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Made in America Festival 2013 Credit: Amanda Suarez , Xavier Flory

Having spent Fall Break laboring over three measures of Ravel’s piano trio, I want to believe yesterday’s article “Is Music the Secret to Success?” in The New York Times that links the serious study of music with success in other fields.

In the article, Joanne Lipman interviews famous successful people who play music — from Woody Allen to Alan Greenspan — to find out what it is about music that leads to success. In the end, she says that music teaches discipline, collaboration, creativity and the ability to reconcile conflicting ideas and that these qualities translate to success in any field.

She implies causation, when for the most part I think there is only correlation between the study of music and the traits that lead to success.

First, people who study music seriously often grew up in privileged circumstances. Lessons and instruments are expensive — a decent violin costs at least $1,000 — but even more important than the finances involved are the parental commitment and supervision needed for a child to become a serious musician.

When I started violin, my mother practiced with me every day for an hour, took copious notes at my lessons and drove me to lessons, group class and recitals. Every week she made the four-hour round trip to Baltimore so that my brother could have lessons with a famous Russian teacher — he ended up going to Juilliard and is now a professional violinist.

Most children don’t get that much attention or that many resources. Furthermore, anyone with parents so dedicated — whether they are taking the child to recitals, soccer games or spelling bees — is more likely to be successful than other children.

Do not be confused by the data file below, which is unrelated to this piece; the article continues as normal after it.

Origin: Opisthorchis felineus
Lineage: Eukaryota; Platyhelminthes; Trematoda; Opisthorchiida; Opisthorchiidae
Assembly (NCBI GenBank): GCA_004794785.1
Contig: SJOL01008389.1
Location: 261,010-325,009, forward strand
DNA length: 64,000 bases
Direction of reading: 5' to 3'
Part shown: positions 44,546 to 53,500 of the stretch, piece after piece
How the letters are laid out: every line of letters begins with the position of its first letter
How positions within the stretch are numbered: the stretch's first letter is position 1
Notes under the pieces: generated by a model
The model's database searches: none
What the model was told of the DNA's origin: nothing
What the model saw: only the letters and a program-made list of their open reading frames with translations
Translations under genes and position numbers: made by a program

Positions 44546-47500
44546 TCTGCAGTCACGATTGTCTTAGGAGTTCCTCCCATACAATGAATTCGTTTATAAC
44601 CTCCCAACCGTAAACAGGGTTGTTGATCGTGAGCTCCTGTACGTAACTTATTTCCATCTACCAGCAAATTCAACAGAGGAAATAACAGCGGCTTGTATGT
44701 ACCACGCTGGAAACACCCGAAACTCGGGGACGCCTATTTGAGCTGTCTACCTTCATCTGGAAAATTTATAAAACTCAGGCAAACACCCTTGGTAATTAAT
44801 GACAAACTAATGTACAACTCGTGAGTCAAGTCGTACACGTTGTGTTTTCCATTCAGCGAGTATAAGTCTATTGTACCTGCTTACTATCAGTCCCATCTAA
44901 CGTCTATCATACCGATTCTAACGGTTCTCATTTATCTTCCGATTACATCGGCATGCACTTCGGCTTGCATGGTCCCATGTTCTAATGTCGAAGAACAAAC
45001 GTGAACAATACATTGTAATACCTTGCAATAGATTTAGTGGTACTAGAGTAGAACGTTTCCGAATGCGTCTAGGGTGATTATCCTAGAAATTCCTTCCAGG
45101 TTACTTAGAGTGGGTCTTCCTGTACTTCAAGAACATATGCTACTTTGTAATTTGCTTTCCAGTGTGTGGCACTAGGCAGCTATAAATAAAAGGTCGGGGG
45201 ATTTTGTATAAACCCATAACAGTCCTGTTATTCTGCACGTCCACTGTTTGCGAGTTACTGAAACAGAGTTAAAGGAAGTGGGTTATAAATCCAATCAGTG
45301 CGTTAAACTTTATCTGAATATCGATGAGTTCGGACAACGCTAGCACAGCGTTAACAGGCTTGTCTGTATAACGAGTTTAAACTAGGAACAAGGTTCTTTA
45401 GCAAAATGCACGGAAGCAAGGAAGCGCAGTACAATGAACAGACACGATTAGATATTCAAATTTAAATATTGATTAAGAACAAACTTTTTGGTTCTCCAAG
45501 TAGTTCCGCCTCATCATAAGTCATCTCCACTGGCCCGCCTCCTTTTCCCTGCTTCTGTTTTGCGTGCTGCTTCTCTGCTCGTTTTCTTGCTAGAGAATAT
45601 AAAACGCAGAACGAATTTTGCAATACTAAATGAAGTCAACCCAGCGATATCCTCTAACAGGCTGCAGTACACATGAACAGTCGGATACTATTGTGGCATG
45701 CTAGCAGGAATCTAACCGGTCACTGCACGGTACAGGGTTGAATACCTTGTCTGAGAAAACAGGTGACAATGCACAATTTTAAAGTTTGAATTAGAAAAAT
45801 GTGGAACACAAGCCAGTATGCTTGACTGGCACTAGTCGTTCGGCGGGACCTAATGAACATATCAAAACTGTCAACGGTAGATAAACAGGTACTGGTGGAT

Singing, which does not require the same amount of resources as instruments, is absent from this and most other articles that link success to the study of music. Unlike playing instruments, you don’t need to have expensive lessons or involved parents to have a good voice.

I joined the Vienna Boys Choir without ever having had a voice lesson, and many great singing talents are discovered as late as college. Unlike classical violinists and pianists, singers do not predominately come from well-off families. The group of serious singers is much more diverse — financially, socially and racially — than that of other musicians, and so if music really causes rather than simply correlates with success, then we should focus on successful people who are also serious singers.

The counterargument might run that singing does not require or teach the same amount of discipline as, say, violin does. Singers don’t start as early or practice seven hours a day, as many instrumentalists do — however, they do often rehearse two or three hours every day. Singing in a choir or in an opera certainly instills the other qualities Lipman identifies, such as collaboration, creativity and the ability to listen, and so the absence of singers from the list seems to suggest that other factors — such as social status and caring parents — are what really pave the way for success.

Nonetheless, the actual attributes needed to succeed in music are also highly correlated with success. For example, learning a piano concerto requires the memorization of thousands of notes, practicing every day and a long-term plan for mastering the entire piece. Different instruments also teach different skills. Singers learn to integrate text and melody, violinists learn to lead in chamber groups and pianists understand complex harmonies.

Like most grand endeavors, music requires sacrifices. The notable violinist and pedagogue Victor Danchenko once told my brother, “I don’t care if your mom is calling or the house is burning down, do not stop practicing!”

Most great musicians, like many successful people, are single-minded and even selfish in their pursuit of excellence. They do not let anything — friends or fun — get in the way of their work, and this prepares them to pursue other endeavors with vigor.

If you’re willing to make the sacrifices necessary to become a good musician, you will probably realize your goals elsewhere as well, but you will succeed thanks to your character and resources rather than what you learned playing Schumann.

Xavier Flory is a College senior from Nokesville, Va. His email address is Follow him @FloryXavier. “The Gadfly” appears every other Monday.

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